Today, “influencer” applies to all kinds of online creators beyond aspirational pretty people, from TikTokers to a new guard of commentators as fluent in memes as they are Margiela. But it’s still unclear who among the new guard will be able to parlay their current audience into a lasting career.

In the years since it entered the cultural lexicon, the phrase “fashion influencer” has come to evoke a particular image: a carefully coiffed woman — usually young, usually thin — with a closet full of gifted clothing and a picture-perfect Instagram feed. A mirror selfie here, a designer unboxing there, and tens of thousands of adoring followers double-tapping each post and dropping heart emojis in the comments.

This being fashion, though, no trend can last forever, and what seemed fresh and disruptive a decade ago has today entered the realm of cliché. This genre of influencer still wields power: The most prominent now helm multi-million-dollar businesses and have crossed the threshold into celebrity status. But their path to success — WordPress blog to Instagram feed to fashion week front row — is the product of a different era. Today, “influencer” applies to all kinds of online creators beyond aspirational pretty people, from TikTokers and YouTube runway historians to Twitter personalities and newsletter writers, from stylists and editors to a new guard of fashion commentators as fluent in memes as they are Margiela.

As the field expands, it’s opening more opportunities for creators who don’t fit the traditional mold. At the same time, the influencer world is becoming more oversaturated by the day, and it’s still unclear who among the new guard will be able to parlay their current audience into a lasting career. Can fashion creators keep people interested without making their face their brand? Can they continue expressing their unfiltered opinions once sponsored content deals are on the table? Will they eventually make the leap from social media to the billboards and boardrooms of top fashion houses?

At Bottega Veneta‘s February show in Milan, the veteran blogger Bryan Yambao remarked on a shift among the invitees from “personal-style influencers” to what he called “voices”; instead of the usual street-style subjects, he tweeted, there were the Instagrammers behind @newbottega, @ideservecouture and @stylenotcom. Popular though these accounts are — @stylenotcom’s straightforward dispatches have attracted more than 20,000 industry watchers in a matter of months, @ideservecouture pokes fun at the fashion world to an audience of 85,000, the fan-run @newbottega documents the house’s aesthetic for more than a million followers — their creators mostly stay behind-the-scenes, posting commentary or collection images rather than their daily outfits. That they scored invites to one of fashion month’s hottest tickets shows the growing interest in a new kind of fashion influencer, one who inspires conversation as much as conversion.

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“I think brands are now, more than ever, really eager to have people discussing and dissecting and excited about their shows,” says Rachel Tashjian, fashion news director at Harper’s Bazaar and the creator of the popular weekly newsletter Opulent Tips. “It may not be the number of likes that sending a handbag to an influencer might get them, but the engagement is so intense.”

She points to the steady stream of questions and comments José Criales-Unzueta (who was even name-dropped in the new “Gossip Girl“) reposts on his Instagram Stories, and the DMs she receives after every new collection review — some offering praise, others wondering how she missed a reference to, say, look 36 in Hedi Slimane’s Spring 2016 collection.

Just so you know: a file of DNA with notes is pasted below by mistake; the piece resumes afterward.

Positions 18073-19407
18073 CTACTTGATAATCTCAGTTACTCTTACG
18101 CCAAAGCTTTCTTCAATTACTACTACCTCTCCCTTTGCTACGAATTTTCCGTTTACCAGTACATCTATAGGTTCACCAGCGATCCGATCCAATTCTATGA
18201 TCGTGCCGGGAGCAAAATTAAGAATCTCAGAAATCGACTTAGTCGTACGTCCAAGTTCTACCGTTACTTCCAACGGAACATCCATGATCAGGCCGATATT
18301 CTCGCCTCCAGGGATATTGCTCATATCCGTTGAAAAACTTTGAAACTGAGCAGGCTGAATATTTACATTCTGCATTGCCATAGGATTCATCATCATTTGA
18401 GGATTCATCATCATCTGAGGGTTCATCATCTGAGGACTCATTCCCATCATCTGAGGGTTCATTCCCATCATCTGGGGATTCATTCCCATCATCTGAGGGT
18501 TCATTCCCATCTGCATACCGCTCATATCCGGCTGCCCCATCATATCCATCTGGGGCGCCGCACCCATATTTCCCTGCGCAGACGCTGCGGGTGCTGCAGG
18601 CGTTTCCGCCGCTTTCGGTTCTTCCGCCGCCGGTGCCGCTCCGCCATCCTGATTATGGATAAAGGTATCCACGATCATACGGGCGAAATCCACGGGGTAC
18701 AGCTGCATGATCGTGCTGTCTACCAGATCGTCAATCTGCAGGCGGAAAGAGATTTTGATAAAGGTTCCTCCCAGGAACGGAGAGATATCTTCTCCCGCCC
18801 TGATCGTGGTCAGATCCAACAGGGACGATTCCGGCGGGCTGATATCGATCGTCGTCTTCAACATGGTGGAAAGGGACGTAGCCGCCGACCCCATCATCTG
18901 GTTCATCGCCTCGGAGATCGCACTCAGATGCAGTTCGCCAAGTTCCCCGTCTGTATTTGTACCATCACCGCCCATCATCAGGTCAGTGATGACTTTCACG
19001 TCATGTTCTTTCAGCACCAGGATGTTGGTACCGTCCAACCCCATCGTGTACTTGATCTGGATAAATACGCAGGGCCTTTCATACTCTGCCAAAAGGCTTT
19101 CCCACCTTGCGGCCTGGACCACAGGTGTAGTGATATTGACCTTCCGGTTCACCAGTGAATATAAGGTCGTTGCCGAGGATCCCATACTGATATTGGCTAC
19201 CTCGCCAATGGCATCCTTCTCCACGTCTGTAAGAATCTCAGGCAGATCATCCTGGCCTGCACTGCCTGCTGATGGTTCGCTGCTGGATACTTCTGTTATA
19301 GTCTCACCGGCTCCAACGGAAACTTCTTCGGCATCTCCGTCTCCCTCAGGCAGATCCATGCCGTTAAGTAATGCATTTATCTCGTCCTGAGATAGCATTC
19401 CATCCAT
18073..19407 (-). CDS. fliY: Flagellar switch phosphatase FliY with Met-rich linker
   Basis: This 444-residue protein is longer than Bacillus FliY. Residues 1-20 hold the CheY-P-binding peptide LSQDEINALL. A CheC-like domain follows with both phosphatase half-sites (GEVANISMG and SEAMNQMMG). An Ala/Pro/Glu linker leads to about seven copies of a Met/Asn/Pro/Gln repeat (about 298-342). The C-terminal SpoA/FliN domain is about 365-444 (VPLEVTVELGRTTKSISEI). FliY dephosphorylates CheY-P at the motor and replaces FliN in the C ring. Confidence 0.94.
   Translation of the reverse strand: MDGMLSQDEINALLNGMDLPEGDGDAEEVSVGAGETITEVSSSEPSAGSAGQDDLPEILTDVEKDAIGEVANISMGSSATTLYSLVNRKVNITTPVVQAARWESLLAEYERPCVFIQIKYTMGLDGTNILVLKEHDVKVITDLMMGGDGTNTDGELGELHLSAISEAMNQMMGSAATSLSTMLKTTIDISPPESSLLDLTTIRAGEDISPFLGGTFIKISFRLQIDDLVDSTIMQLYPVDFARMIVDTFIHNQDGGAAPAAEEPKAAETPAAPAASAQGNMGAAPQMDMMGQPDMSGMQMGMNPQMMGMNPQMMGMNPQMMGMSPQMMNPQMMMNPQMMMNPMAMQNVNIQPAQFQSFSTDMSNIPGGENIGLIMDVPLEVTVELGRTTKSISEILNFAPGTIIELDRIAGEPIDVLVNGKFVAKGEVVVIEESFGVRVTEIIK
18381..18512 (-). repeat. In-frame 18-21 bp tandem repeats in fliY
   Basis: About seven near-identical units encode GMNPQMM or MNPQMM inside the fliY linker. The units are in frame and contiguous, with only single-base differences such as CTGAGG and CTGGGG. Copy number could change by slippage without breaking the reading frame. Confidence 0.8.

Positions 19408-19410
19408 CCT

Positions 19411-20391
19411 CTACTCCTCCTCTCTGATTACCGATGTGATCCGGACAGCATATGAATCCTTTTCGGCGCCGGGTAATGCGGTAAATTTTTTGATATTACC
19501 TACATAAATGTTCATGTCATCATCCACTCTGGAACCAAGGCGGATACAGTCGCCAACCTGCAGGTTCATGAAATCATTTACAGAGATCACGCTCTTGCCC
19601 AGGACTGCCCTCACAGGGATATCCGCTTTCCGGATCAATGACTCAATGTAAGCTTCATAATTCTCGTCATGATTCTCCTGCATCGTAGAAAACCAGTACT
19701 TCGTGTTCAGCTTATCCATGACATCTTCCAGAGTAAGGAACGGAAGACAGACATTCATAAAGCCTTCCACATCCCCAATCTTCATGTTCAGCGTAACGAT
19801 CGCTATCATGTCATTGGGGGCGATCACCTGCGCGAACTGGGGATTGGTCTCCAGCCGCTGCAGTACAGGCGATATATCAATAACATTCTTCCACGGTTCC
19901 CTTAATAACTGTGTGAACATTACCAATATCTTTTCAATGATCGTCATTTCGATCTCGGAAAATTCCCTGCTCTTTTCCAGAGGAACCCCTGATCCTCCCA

The process is participatory, though not in quite the same parasocial sense as most influencer/follower interactions, since the focus isn’t on the critic personally. Followers want to bring their knowledge and opinions to the discussion as much as they want to see what a creator has to say. They’re also eager to learn, argues Kim Daniels, a.k.a. @thekimbino, a Perth-based digital archivist with more than 160,000 followers across Instagram and Twitter.

When she posts about some lesser-known moment in fashion history, like photographer Charles Traub’s images of New Yorkers in the ’70s or Jamiroquai wearing Tom Ford for Gucci, Daniels is feeding her followers’ curiosity and inviting them to do more research. With a standard influencer outfit post, she says, “I look at it and think, ‘What does that do for me?’ I can respect it. I can gag over it. But people want something more, something they can take away.” Influence, in her mind, isn’t just about inspiring people to wear Fashion Nova or buy a new lipstick: “It’s not just a product. It’s a lot broader now.”

Daniels is now exploring how to leverage her point of view and high-profile following into a full-time job. Conceptualizing photo shoots for magazines is one short-term goal, and this week she announced she’s teaming up with the retail aggregator Lyst on a series of shoppable, educational “archive dives.” The path to monetization for archive and criticism accounts isn’t as clear-cut as it is for personal style influencers, for whom brand recommendations and product placements are essentially part of the job description.

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Some platforms make it easier to get paid than others: YouTubers can make money from ads, memberships and merchandise; Substack writers can set subscription fees; TikTok has a Creator Fund and a tipping feature. But these offer paltry earnings compared with potential brand deals. Platforms are also increasingly working with top talent directly: Instagram’s parent company Meta invited 12 creators to make shortform video content at the Oscars this year in a bid to bolster Reels’ relevancy, while TikTok sponsored London Fashion Week last September, ensuring talent got front-row seats at the shows. Twitter, while arguably home to the most engaging discourse around the industry thanks to the High Fashion Twitter community, has so far done little to boost creators or give them the kind of avenues for monetization that might encourage them to stick around.